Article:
Awkward. Mexican President Enrique Peña Nieto attempted to mend fences today with Republican presidential nominee Donald Trump, who has pledged to not only build a wall across the U.S.-Mexico border, but make Mexico pay for it.
On the heels of the Republican National Convention in Cleveland, Nieto visited President Barack Obama at the White House, where the two presidents held a joint press conference.
At stake for Nieto is that Mexico is the third-largest trading partner to the U.S., and on any given day, more than $1.5 billion in bilateral trade crosses the border, according to the White House.
Also at stake: Both Mexico and the U.S. are signatories to the Trans-Pacific Partnership trade agreement, and both countries—for now—are actively working to ratify the TPP as soon as possible.
One problem is that Nieto has been quoted comparing Trump to Adolf Hitler and Benito Mussolini. But that was earlier this year. Faced with the prospect that he could be sitting across the negotiating table with Trump next year, Nieto took no chances during the joint press conference today.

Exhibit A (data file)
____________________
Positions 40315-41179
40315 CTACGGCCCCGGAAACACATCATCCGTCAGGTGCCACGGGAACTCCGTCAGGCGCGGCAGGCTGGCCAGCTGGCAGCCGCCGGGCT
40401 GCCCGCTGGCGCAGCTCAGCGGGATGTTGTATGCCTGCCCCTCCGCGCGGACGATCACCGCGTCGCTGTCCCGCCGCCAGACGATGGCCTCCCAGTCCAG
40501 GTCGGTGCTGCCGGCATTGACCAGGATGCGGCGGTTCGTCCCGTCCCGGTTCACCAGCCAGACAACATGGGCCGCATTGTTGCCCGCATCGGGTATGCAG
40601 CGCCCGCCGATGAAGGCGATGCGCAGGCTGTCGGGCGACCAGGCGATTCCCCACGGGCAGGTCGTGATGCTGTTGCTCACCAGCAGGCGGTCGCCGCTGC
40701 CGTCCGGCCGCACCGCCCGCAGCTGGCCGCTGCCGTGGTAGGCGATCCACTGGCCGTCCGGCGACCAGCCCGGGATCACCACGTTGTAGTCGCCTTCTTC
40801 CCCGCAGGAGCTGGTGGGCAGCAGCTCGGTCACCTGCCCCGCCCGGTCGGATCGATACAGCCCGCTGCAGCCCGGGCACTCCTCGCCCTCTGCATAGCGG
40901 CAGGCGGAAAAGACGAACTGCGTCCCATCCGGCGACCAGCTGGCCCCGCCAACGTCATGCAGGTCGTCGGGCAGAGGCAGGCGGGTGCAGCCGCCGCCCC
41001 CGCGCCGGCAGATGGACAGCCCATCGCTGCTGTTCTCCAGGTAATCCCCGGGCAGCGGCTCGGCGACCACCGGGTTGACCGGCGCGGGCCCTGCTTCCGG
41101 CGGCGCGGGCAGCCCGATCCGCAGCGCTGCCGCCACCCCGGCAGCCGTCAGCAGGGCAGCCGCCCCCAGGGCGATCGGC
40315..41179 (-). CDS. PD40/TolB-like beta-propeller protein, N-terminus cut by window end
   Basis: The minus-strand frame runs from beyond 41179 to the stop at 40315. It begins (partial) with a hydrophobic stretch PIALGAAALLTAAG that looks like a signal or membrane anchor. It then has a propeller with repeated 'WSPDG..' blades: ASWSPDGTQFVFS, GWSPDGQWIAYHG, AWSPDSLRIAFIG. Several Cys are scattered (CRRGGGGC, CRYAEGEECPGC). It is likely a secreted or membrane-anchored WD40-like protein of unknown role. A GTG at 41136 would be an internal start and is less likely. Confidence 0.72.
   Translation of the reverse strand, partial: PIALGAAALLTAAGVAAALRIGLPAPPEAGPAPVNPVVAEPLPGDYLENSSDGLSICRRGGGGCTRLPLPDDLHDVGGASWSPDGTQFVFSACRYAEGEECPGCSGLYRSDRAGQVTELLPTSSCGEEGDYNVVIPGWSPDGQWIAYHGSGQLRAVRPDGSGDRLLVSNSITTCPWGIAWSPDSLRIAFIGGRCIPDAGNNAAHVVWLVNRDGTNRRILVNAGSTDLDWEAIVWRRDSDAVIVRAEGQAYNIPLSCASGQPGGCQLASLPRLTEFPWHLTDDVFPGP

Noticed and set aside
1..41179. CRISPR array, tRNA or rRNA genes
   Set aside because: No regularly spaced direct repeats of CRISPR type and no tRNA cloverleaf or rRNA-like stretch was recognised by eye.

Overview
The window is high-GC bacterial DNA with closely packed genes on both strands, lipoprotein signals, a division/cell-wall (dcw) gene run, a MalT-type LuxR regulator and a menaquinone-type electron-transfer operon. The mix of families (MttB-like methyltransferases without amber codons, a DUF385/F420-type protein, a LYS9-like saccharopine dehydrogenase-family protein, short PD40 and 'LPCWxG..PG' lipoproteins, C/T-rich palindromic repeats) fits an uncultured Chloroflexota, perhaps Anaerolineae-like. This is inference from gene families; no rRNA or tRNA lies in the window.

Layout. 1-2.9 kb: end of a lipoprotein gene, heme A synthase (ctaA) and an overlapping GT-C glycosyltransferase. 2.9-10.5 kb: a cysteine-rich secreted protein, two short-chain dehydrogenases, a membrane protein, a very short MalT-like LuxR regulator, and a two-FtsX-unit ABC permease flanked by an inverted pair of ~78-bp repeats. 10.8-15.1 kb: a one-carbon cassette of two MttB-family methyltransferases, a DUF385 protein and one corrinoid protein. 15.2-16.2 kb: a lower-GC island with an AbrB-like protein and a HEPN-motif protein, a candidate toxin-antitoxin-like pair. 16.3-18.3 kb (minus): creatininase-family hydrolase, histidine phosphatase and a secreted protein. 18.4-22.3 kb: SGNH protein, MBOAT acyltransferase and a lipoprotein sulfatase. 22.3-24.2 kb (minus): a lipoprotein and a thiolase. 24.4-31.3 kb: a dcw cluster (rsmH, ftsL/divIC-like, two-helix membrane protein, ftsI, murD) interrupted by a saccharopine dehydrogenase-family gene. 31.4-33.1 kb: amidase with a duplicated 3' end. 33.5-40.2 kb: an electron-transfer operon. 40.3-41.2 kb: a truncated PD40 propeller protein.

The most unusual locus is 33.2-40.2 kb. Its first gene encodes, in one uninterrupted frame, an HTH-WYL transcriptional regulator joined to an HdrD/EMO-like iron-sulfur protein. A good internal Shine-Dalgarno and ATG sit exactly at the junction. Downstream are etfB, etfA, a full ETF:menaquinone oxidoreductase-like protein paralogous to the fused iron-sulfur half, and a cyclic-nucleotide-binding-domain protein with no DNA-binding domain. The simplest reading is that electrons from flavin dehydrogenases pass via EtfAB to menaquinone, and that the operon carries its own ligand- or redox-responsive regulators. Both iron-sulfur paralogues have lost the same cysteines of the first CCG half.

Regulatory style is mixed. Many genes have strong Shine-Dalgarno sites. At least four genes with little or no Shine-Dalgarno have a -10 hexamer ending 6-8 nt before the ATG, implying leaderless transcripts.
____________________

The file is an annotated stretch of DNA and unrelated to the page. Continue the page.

“Any issue, anything that I have said, has been taken out of context,” Nieto said of his earlier comments about dictators.
Repeatedly, Nieto bent over backwards to pay “respect” to Trump and the U.S. democratic process. He carefully avoided commenting on the wall.
“And Mrs. Hillary Clinton and Mr. Donald Trump, I would like to express to both of them my greatest respect, my deepest respect,” Nieto said.
Nieto also proposed a “frank, open dialogue with whomever is elected on the relationship between our two nations.” But time may be running out for the TPP.
In accepting the Republican nomination, Trump told his supporters that NAFTA was one of worst economic deals ever made by this or any other country. “Never, ever again,” he said.
Moreover, the TPP “will not only destroy our manufacturing, but it will make America subject to the rulings of foreign governments,” Trump said. “And it's not going to happen.”
For his part, Obama said globalization is a fact because of technology, an integrated global supply chain and changes in transportation. “And we're not going to be able to build a wall around that,” he said.
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